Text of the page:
May 11, 2006 9:28 AM PDT
Bill puts cops first in data leak notification
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The 11-page House of Representatives bill aims to deter identity thieves and dismantle cybercrime operations, such as phishing scams, that swipe personal information. It was introduced this week by House Judiciary Committee Chairman James Sensenbrenner and backed by three Republicans and one Democrat.
The Republican-backed bill would require "whoever owns or possesses data in electronic form" that contains personally identifiable information--such as a person's name, Social Security number or date of birth--to inform the U.S. Secret Service or the FBI within two weeks of discovering a "major breach."
Those law enforcement agencies could then decide to delay notification to consumers by as much as 30 days, if they determine that disclosure would harm criminal investigations or national security.
The bill defines "major breach" as any incident that involves the personal information of 10,000 or more individuals, databases owned by the federal government or personal data about federal employees or contractors involved in "national security matters or law enforcement."
Refusing to comply with the rules could result in up to five years in prison or fines of $50,000 for each day that the intrusion is not reported--an idea endorsed by the Justice Department.
Because of inadequate enforcement tools, "the scope and frequency of cybercrime is growing rapidly and now includes many intentional criminal syndicates and is threatening our economy, safety and prosperity," said Rep. Howard Coble, the North Carolina Republican who presided over Thursday's hearing.
This measure, called the Cybersecurity Enhancement and Consumer Data Protection Act, is part of a constellation of proposals in Congress that seek to respond to a slew of high-profile data breaches that became public during the last year or two. Proposed solutions range from consumer notification of data breaches to restriction of some uses of Social Security numbers.
Balking at penalties
Critics have raised the question of whether criminal penalties are appropriate. In a letter to Coble, Ken Wasch, president of the Software & Information Industry Association, questioned whether the establishment of a new crime for failure to notify when a breach has occurred is "an appropriate response to combating the pernicious effects of identity theft." Such an approach inappropriately places the burden on companies and individuals hoping to safeguard data, not on the criminals looking to exploit it, Wasch said.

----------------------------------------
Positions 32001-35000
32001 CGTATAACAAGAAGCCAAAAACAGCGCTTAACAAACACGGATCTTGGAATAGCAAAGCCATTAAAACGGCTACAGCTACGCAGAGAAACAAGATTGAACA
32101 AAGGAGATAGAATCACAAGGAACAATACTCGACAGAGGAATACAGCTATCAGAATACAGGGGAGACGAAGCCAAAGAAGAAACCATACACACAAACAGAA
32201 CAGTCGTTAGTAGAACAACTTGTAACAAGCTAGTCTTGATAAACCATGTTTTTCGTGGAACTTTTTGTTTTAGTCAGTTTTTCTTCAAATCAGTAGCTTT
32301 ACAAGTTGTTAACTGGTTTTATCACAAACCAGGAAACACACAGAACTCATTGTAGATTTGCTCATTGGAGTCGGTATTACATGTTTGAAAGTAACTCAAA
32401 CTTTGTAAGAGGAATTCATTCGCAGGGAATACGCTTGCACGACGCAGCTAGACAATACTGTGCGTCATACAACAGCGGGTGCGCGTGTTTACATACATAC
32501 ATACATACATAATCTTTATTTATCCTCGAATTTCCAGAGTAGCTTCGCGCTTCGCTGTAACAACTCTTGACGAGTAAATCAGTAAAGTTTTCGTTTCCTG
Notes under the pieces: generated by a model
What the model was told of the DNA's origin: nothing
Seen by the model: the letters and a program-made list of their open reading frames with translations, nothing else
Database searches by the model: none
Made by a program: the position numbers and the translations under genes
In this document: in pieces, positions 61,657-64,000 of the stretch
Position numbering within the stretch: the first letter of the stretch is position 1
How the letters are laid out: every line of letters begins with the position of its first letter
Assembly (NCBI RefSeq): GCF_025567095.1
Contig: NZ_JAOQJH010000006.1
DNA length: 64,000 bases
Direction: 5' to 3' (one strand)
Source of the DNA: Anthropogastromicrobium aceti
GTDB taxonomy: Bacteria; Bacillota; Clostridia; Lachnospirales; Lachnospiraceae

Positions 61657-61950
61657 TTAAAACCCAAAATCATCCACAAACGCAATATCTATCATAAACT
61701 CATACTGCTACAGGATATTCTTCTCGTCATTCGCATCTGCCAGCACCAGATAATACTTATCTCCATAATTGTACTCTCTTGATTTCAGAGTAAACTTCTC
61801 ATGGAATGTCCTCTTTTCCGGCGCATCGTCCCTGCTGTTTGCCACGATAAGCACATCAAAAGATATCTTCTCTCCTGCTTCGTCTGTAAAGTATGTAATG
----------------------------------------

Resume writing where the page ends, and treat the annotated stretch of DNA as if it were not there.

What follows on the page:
The bill differs from data security proposals pending in other House committees in that it does not specifically require consumers to be notified directly of breaches.
Susanna Montezemolo, a policy analyst for the Consumers Union, urged politicians to "tread carefully" on the latest proposal. The legislation does not address some of the broader consumer protection issues, such as requiring direct notification to consumers whose data has been compromised and letting them review and update their personal information periodically for accuracy, she said.
Those omissions also prompted a lukewarm response to the bill from Rep. Robert "Bobby" Scott, the senior Virginia Democrat on the Judiciary panel. "Some tweaking of bill is desirable to clarify intent and application of some of its provisions," he said.
Other data security bills already approved by House committees do contain more consumer-oriented requirements, and the Judiciary Committee's version appears likely to be combined with one or more of those proposals.
But some of those other bills, particularly one voted out of the House Financial Services Committee in March, have also encountered criticism from consumer groups. They've said they're concerned that bill's approval would water down identity theft protection by trumping arguably stronger laws already passed at the state level, particularly California.
The Judiciary proposal focuses more on the law enforcement angle of cybercrime. In addition to the notification requirements, it would also expand the legal definition of current computer fraud laws to penalize those who unlawfully obtain personally identifiable information.
It also attempts to outlaw illicit use of "botnets," defined in the bill as "the capability to gain access to or remotely control without authorization" computers belonging to financial institutions or involved in commerce.
For offenders of those crimes, the bill proposes beefing up penalties to as many as 30 years in prison--rather than the existing maximum of 10-year to 20-year sentences. That move received the Justice Department's endorsement but drew skepticism from Rep. Dan Lungren, the California Republican who heads a cybersecurity panel in the House Homeland Security committee.
Lungren said he's concerned the bill focuses too heavily on prosecuting crimes that have already been committed and not enough on the consumer side of combating the problem. "What I'm concerned about it the lack of knowledge among consumers of what they can do to protect themselves...and I am one of those consumers," he said.
The House hearing comes one day after President Bush met with identity theft victims at the White House and announced the creation of an identity theft "task force" chaired by the Attorney General and the chairman of the Federal Trade Commission. The FTC also launched its own identity theft education campaign, in which it planned to dispatch videos and literature to "victim advocate" organizations for distribution to the public.
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